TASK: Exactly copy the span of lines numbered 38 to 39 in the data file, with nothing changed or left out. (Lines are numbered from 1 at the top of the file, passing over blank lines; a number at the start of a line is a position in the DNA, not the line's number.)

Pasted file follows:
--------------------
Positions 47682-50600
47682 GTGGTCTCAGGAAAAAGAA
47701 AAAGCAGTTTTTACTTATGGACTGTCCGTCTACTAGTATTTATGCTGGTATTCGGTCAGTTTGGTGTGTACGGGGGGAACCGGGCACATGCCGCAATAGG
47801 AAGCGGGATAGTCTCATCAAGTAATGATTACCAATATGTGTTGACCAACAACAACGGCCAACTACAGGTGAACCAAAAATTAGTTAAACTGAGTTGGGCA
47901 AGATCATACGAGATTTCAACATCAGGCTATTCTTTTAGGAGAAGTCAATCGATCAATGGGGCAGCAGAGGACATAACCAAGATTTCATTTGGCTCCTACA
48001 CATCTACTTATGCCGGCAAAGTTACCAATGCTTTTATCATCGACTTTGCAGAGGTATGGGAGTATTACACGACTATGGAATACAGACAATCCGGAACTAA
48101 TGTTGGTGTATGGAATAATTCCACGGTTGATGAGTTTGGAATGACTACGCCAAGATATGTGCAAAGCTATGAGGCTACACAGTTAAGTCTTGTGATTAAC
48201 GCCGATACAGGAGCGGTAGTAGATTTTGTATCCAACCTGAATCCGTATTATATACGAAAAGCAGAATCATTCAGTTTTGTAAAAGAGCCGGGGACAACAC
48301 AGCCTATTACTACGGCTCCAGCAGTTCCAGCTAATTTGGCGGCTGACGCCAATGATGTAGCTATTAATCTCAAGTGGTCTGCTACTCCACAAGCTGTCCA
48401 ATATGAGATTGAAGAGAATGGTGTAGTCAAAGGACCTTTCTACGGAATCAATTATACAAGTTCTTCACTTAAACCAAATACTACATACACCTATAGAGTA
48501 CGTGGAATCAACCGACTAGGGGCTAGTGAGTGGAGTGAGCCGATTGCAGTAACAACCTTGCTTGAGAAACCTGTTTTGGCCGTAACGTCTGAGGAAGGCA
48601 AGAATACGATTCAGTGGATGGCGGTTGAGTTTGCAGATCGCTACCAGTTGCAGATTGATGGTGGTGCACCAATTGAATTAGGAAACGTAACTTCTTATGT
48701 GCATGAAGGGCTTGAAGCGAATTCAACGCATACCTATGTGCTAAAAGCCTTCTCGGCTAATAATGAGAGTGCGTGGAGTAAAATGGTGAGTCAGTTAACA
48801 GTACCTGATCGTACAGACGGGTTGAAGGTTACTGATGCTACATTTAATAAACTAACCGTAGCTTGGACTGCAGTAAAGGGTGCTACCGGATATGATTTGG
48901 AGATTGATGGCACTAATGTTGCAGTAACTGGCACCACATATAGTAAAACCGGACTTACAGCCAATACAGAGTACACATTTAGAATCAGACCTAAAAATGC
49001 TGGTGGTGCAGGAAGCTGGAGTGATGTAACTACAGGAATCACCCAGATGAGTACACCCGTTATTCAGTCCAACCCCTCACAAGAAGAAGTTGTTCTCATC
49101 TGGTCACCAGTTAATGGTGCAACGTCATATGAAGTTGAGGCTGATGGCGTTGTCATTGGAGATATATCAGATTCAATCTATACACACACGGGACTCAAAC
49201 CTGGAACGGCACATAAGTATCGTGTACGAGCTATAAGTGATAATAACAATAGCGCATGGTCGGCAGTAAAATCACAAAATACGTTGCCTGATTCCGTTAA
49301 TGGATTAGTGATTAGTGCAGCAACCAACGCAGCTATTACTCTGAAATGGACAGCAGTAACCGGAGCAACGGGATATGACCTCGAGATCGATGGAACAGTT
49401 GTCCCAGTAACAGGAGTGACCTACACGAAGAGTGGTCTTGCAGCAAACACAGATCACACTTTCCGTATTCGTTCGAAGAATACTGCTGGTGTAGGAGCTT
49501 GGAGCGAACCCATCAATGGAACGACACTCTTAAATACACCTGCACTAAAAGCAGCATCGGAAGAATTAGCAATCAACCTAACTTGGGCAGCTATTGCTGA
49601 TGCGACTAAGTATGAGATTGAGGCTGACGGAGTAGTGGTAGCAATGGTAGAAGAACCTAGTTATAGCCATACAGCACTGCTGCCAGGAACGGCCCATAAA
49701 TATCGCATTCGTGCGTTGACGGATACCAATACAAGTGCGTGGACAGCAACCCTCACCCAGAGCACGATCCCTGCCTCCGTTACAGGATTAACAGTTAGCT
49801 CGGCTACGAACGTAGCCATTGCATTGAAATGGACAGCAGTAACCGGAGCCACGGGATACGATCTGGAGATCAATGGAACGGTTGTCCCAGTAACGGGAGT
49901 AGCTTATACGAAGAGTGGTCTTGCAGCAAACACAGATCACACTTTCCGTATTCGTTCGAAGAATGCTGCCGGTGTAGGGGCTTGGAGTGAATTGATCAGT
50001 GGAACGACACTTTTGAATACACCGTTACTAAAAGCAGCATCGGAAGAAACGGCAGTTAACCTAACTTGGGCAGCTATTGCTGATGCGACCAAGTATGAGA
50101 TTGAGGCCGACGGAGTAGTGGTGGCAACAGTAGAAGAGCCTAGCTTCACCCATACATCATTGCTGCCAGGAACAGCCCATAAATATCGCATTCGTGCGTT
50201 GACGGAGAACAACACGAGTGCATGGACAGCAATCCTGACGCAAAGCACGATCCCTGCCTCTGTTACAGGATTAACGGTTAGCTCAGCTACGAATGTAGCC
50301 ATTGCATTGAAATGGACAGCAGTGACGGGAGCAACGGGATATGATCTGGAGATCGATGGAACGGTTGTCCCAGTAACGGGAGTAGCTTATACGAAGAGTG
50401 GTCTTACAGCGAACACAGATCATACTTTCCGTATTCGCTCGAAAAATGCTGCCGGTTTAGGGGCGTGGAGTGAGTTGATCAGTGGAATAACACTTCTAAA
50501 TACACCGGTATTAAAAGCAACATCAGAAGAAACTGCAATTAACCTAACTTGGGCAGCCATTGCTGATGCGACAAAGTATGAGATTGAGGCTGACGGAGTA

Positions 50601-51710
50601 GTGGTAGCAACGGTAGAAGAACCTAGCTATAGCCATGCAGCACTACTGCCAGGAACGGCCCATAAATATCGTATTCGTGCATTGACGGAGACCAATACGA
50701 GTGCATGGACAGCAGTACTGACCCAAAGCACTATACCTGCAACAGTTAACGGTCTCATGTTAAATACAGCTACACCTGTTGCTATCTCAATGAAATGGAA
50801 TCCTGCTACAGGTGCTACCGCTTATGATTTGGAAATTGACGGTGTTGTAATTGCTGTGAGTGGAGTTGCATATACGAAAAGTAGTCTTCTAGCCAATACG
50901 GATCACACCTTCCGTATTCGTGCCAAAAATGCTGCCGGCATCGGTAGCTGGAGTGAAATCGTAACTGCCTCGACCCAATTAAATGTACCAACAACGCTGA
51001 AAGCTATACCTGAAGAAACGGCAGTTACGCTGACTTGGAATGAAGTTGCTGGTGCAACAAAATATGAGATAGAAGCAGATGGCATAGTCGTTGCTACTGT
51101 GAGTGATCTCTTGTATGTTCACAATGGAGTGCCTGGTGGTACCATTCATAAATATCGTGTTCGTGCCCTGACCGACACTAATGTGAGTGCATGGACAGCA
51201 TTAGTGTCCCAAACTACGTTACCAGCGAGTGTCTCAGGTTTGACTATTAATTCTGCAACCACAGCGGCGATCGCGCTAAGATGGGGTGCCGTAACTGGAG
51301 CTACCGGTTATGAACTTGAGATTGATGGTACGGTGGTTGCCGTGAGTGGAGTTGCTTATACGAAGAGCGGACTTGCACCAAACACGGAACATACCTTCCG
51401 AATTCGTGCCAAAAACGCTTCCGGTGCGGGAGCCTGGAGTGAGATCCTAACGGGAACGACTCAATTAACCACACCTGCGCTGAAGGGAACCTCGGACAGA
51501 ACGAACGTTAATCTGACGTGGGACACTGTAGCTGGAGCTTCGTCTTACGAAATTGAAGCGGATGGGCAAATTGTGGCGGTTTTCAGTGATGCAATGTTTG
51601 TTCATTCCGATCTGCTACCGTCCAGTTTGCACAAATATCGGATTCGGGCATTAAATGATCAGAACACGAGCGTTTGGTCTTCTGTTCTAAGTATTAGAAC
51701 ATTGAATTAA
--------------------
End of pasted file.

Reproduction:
51101 GAGTGATCTCTTGTATGTTCACAATGGAGTGCCTGGTGGTACCATTCATAAATATCGTGTTCGTGCCCTGACCGACACTAATGTGAGTGCATGGACAGCA
51201 TTAGTGTCCCAAACTACGTTACCAGCGAGTGTCTCAGGTTTGACTATTAATTCTGCAACCACAGCGGCGATCGCGCTAAGATGGGGTGCCGTAACTGGAG